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Alzheimer's disease: The power of faith and the science of hope

A look at how one Northeast Ohio couple is putting their faith in both God and science in dealing with Alzheimer's disease.

CLEVELAND — If you spend any amount of time with John and Ann Domeck, you'll quickly learn even the tough stuff doesn't stand a chance for this couple, who married right after college.

At 56, John was active, the picture of health who rarely got sick, not even a cold. Neither spouse could have predicted he'd be diagnosed with early onset Alzheimer's disease.

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"Our faith plays a huge role in this. It's where it's always been church, there's always been God at the center of everything," Ann says.

So, when Cleveland Clinic approached them about a clinical trial for an experimental drug called lecanemab, they didn't hesitate.

"Nothing ever is a coincidence or happens by mistake. So I kind of feel like this is our way of maybe giving back that we never would've been able to before," John said. 

Lacanemab is a monoclonal antibody drug, targeting abnormal clumps of beta-amyloid plaque on the brain.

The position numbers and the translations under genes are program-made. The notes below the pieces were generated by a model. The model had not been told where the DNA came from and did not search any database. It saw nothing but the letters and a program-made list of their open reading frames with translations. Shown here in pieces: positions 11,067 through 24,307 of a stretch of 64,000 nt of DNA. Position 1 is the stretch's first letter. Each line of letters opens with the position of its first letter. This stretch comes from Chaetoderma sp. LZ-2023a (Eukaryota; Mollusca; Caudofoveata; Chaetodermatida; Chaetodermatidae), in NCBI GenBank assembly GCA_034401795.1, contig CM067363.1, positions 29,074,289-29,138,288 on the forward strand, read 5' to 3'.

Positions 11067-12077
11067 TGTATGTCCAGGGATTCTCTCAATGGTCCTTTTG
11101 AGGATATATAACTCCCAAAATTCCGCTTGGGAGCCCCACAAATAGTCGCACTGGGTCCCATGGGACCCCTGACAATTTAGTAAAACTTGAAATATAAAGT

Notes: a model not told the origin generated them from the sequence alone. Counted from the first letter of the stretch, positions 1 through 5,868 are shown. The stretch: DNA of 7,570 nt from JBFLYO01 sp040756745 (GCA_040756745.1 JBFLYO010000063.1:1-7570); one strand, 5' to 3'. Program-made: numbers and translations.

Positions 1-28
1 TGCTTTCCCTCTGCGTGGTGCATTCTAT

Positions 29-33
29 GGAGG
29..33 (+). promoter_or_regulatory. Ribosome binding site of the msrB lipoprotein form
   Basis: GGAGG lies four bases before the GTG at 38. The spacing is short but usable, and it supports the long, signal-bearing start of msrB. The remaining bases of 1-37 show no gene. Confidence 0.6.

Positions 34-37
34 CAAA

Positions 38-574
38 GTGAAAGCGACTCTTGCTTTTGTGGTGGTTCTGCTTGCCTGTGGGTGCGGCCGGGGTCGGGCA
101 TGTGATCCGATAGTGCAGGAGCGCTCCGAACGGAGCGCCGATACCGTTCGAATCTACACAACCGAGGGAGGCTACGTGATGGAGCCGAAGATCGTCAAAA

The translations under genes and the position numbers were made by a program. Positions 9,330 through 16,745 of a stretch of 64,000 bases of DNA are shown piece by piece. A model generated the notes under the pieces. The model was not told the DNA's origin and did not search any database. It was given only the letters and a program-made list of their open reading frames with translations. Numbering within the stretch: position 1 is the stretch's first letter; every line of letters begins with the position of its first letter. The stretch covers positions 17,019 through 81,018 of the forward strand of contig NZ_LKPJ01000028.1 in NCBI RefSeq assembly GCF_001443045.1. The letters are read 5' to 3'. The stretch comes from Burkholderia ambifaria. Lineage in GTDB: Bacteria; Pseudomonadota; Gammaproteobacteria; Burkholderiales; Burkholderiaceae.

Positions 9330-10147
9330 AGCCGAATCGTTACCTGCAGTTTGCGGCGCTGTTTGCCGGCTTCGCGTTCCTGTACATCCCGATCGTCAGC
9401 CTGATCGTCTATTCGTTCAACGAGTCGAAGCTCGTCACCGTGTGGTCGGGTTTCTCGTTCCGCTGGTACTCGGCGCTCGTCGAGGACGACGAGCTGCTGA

A sticky protein contributing to cognitive decline.

All trial participants had early-stage Alzheimer's disease. 

Preliminary results show lecanemab slowed cognitive and functional decline by 27%, though numbers don't tell the whole story. 

"You know, it doesn't matter how people perform the test, a little bit better or worse --  in daily life, how it changes and I think goes back how many days people can remain independent without requiring assistance," says Dr. Babak Tousi, a neurologist at Cleveland Clinic.

John and Ann faithfully went to the Clinic for infusions every other week for 18 months, not knowing whether he got the actual drug or a placebo. 

But that has changed in the last few months, as John is now in the open label phase in which all participants now receive lecanemab. His disease has not worsened in the last two years and his long-term memory remains intact. For that, John and Ann are grateful. 

John is dedicated to tasks which work his cognitive function, including puzzles, reading, music and exercise. He and Ann travel while spending more time together, using laughter and faith to create even more lasting memories. 

LIST: Resources available for families living with Alzheimer's and dementia in Northeast Ohio

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